The CO2 emissions that were 1.99 GT in 2014 are estimated at about 2.3 GT in 2019 (IEA). Even if one focuses only on CO2, India will have to find ways and means to absorb this high dose of CO2, which is not feasible at present. In 2014, the total sink that was available was only about 0.3 GT. Sinks are processes that absorb CO2, the plant kingdom being the best example. Considering the fact that coal still accounts for a little more than 70% of our conventional power generation and also keeping in mind that our peak demand occurs at 8:00 pm when there is no solar power, we have no alternative but to continue with coal-based generation for many years to come. Even batteries, though their capital costs have gone down by 80% during the last 10 years, cannot provide economically-viable storage for more than four hours. Similarly, in the transport sector, 90% is accounted for by road transport, which means burning of fossil fuels. Besides, our penetration of electric vehicles is minuscule.
The only way India can turn net zero is by removing CO2 using carbon capture and storage (CCS) technology. CCS refers to capturing CO2 from point sources, transporting it to preselected locations and storing it underground. CCS technology is nothing new and has been known since 1938. The first plant came about in the 1970s in the US, which had a capacity of removing 1.4 million tonnes (MT) of CO2 per year. Today, there are about 19 major CCS plants (including two plants in the power sector, though one has since been mothballed being economically unviable) and their combined capacity is about 40 MT of CO2 per year.
CCS is an extremely expensive technology and it has a host of other issues like finding potential reservoirs for storage having stable geological environment, low seismic activity, etc. Given the high costs involved, there is practically no demand for CCS technology. Some reduction in capital costs, however, has been observed as mentioned in the Global CCS Report (2019), which states that the cost of capturing carbon has reduced from $100 per tonne of CO2 at the Boundary Dam facility (Canada) to $65 per tonne of CO2 at the Petra Nova facility (the US) over a span of three years.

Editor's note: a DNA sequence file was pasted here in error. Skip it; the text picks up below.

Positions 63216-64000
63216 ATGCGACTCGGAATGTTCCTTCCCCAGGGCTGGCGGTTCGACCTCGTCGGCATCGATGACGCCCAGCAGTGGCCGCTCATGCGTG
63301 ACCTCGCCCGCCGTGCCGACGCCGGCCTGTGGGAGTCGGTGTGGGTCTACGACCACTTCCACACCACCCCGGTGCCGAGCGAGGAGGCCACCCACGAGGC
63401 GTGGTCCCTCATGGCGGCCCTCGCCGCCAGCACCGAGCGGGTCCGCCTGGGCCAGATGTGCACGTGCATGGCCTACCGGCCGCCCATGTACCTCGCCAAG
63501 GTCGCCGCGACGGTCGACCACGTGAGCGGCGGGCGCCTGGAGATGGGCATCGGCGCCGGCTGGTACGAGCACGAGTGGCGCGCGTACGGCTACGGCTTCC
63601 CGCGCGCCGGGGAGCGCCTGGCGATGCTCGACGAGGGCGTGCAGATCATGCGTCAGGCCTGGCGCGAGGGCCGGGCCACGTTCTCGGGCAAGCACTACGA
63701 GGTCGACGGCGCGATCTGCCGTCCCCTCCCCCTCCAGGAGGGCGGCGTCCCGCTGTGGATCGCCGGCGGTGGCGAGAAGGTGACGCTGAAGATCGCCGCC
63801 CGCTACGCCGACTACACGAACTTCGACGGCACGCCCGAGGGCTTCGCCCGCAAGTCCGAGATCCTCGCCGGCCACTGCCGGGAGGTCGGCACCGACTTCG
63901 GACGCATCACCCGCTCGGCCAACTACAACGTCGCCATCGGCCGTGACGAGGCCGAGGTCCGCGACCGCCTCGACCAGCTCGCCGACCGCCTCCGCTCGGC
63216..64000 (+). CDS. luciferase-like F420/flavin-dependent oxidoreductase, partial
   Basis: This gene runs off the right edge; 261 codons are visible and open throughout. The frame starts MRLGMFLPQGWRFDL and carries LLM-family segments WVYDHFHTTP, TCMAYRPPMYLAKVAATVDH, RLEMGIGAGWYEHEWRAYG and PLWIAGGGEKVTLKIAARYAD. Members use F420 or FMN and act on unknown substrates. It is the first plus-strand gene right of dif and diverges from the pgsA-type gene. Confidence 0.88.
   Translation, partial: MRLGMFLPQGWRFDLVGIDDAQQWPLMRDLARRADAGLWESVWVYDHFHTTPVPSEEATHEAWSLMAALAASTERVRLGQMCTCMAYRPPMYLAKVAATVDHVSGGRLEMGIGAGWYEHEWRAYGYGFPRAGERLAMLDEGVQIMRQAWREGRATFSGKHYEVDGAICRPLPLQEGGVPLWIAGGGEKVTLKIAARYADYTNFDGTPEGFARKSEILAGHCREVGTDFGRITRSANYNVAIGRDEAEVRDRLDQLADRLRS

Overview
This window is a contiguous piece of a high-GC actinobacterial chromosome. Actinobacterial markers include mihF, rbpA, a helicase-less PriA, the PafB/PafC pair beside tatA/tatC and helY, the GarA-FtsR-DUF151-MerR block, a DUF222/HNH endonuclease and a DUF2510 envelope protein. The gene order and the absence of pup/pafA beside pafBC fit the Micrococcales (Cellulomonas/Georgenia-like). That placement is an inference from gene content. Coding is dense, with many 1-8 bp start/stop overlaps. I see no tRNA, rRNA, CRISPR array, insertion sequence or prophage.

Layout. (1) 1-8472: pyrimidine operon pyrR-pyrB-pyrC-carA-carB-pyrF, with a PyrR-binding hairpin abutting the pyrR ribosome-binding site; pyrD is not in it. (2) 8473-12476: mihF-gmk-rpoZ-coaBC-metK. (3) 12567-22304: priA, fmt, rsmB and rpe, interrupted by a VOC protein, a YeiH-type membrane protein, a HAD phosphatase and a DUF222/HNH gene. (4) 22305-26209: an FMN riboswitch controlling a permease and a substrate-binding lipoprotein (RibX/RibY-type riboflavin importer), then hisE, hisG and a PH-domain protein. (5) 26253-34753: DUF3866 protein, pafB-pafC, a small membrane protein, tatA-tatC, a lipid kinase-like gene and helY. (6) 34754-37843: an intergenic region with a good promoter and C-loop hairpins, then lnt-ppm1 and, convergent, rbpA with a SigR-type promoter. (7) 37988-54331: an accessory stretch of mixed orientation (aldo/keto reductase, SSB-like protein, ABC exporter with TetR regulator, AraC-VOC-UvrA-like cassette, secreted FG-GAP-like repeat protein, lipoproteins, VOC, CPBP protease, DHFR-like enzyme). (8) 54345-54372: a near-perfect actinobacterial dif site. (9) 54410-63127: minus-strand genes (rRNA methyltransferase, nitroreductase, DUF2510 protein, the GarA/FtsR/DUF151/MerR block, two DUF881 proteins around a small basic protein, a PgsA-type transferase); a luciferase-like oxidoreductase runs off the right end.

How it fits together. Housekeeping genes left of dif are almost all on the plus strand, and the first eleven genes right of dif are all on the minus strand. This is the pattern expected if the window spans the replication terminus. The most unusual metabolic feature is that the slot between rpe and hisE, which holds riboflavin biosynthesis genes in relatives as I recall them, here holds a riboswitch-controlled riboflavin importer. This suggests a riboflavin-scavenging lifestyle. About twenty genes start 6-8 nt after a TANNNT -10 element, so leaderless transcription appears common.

The story of CCS is primarily a chicken-and-egg story. Developers of the technology will only venture into the field when there is sufficient demand, and the flip side is that demand will only grow when costs are low. It is only the government that can break this impasse by investing in CCS technology, at least for a few demonstration units. The government of India has a large presence in the power sector, which in any case accounts for about 54% of the emissions and, therefore, it is here where the action should originate.
The government should identify centrally-owned generating stations that still have sufficient life and set up CCS units in these plants. Other emitting sectors, such as industrial, transport and agricultural, are dominated by private enterprise that, of course, don’t have the means to invest in this technology. Initial government investment may trigger a fall in capital costs, which may lead to further adoption of the technology. Finally, it would not be out of place to mention that the best way to promote this technology would be to make it a part-and-parcel of the INDCs, which would have guaranteed quick percolation at reduced cost due to economies of scale.
Somit is former member, CEA, and senior visiting fellow, ICRIER; Diya is research assistant, ICRIER